When the CLR encounters an instruction to load an assembly from disk, several steps are immediately taken to attempt to locate it, depending on the overload called and the information provided.  The CLR’s most-preferred way of loading an assembly is to be provided a “full” reference in the form of an AssemblyName object.  This includes data on the target assembly’s name, version, culture, and public key token (if one exists). In practice, loading assemblies in this way is unnecessary for most use-cases as a “partial” reference consisting of just the assembly’s name can be provided instead.  This partial reference means the CLR does not search the global assembly cache for the target assembly, but rather will first check to see if it is already loaded in the current AppDomain.  If the assembly has not been previously loaded, the current directory the application is executing from will be searched, after which a “file not found” exception will be thrown if a matching file is not located.  This process can be seen below in API Monitor when we execute the following code that looks for a non-existent file (executing as x64, running from Z:\test):

As can be seen above, the GetFileAttributes function is used to attempt to identify either a dll or exe with the provided name, finding none we get the expected crash:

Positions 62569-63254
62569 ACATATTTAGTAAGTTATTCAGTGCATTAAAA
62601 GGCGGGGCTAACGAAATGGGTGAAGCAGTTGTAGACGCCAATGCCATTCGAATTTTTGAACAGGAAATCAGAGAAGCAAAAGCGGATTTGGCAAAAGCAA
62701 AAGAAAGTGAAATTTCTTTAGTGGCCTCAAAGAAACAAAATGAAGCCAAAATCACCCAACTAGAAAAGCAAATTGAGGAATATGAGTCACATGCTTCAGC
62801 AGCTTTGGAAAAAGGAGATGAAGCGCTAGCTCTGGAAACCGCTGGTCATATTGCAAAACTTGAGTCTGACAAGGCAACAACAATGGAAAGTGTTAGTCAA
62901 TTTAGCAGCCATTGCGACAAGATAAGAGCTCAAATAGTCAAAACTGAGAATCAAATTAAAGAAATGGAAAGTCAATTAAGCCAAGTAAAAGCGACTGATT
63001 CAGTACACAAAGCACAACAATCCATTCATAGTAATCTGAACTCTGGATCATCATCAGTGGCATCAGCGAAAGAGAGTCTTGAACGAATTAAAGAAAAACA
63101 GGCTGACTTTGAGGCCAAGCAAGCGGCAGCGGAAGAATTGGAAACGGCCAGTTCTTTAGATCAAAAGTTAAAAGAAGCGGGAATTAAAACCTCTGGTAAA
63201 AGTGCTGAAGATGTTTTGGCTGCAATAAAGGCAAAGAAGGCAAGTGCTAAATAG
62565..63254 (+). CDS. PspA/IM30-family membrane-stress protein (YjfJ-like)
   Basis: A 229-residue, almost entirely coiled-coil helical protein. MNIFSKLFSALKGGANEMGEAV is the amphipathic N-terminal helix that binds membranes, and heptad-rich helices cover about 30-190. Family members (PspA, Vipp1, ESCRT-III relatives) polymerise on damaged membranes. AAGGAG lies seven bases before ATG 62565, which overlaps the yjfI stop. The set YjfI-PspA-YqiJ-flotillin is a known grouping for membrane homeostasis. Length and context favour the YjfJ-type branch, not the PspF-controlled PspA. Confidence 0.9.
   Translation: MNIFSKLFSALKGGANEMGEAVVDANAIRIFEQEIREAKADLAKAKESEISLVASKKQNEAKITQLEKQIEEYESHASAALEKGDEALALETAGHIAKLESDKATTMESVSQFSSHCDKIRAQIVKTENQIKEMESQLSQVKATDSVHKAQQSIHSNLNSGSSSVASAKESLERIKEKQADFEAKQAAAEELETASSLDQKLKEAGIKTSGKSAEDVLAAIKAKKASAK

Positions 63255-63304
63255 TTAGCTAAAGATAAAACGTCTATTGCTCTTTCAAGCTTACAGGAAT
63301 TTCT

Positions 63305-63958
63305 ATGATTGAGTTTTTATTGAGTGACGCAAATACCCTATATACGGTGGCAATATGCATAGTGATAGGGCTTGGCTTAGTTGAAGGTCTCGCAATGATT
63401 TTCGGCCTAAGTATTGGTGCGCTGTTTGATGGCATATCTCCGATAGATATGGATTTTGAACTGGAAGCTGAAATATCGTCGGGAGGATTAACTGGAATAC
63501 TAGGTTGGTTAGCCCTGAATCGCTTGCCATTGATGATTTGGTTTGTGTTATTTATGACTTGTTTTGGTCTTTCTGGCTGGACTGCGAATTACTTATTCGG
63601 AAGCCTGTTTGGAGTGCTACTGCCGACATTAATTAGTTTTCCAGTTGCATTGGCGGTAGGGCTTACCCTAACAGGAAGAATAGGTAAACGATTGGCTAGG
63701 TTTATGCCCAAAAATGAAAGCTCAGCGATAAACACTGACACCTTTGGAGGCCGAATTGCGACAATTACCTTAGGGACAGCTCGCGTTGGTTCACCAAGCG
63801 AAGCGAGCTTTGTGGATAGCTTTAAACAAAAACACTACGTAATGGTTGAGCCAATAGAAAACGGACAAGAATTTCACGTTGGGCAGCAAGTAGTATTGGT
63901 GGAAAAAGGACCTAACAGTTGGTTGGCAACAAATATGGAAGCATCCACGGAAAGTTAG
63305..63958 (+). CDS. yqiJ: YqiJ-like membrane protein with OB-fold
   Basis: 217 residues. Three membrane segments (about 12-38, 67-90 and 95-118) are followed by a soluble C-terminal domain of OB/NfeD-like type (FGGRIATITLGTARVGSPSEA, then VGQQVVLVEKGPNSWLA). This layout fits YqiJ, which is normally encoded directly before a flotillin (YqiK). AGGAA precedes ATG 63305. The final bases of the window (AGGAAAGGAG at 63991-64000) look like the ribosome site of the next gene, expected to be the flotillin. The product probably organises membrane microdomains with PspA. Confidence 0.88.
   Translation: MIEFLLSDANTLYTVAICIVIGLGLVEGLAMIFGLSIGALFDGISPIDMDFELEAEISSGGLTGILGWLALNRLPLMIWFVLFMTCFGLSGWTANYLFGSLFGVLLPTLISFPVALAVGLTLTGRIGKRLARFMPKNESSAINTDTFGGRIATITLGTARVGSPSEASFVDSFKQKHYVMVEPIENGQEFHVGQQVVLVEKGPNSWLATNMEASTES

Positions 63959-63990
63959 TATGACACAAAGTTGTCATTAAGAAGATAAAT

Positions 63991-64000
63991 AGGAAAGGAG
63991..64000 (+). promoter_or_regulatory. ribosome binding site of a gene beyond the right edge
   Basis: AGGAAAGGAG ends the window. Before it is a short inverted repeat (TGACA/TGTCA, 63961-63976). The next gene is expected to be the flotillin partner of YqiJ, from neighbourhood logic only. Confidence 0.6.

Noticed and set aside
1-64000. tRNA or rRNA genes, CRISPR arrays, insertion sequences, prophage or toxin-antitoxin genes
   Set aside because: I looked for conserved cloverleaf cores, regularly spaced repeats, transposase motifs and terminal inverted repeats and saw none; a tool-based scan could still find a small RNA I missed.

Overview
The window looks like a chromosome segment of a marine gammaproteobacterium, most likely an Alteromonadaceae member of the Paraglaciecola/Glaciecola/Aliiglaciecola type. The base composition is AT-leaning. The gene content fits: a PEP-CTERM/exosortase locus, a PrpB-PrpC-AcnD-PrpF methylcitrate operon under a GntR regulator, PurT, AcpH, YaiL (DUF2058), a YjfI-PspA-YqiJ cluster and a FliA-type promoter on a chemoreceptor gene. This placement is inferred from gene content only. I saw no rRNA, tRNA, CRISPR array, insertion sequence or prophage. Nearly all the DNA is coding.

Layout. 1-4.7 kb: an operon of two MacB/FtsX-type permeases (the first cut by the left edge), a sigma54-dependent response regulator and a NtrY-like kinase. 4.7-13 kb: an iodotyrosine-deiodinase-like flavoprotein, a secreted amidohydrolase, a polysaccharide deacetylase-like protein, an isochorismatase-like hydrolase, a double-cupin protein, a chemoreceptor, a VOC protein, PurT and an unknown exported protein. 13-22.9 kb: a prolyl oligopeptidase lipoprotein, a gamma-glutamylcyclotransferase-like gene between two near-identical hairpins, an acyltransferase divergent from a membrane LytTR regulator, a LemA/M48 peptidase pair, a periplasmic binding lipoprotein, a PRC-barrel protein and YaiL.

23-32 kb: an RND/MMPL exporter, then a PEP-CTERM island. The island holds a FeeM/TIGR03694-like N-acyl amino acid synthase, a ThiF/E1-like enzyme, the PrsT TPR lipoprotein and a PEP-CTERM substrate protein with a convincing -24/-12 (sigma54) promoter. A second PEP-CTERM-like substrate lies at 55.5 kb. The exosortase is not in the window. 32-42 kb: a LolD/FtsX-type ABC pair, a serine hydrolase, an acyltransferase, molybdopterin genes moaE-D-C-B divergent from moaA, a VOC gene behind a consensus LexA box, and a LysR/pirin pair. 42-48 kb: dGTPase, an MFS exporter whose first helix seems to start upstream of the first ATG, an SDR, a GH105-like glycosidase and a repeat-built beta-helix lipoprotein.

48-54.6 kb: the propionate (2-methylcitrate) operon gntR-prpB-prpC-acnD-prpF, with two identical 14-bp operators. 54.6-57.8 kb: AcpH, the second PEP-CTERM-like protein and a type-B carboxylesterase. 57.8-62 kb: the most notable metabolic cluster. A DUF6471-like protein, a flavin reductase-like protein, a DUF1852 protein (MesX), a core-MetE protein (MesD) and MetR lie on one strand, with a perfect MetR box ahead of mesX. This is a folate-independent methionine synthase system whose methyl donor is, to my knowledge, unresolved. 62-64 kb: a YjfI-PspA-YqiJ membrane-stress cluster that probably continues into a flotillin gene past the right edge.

Conversely, if a valid file is found, it kicks off a series of function calls to grab additional information and load the file into memory.  This primary chain of calls to load an assembly consists of the following:

In this long chain of function calls, of most interest to us are the following:

  • GetFileAttributes
    • Responsible for initial identification of a valid file in the execution directory (does this file exist?)
  • GetFileAttributesEx
    • Queries the file now believed to exist, provides a pointer to a WIN32_FILE_ATTRIBUTE_DATA structure that gets populated with data on file size and creation/access/modification times.
  • CreateFile
    • Returns a handle to the file that has now been validated as existing through the successful completion of the two prior calls.  This call has a dwCreationDisposition value of OPEN_EXISTING, meaning the call will fail if the file does not already exist.
  • GetFileInformationByHandle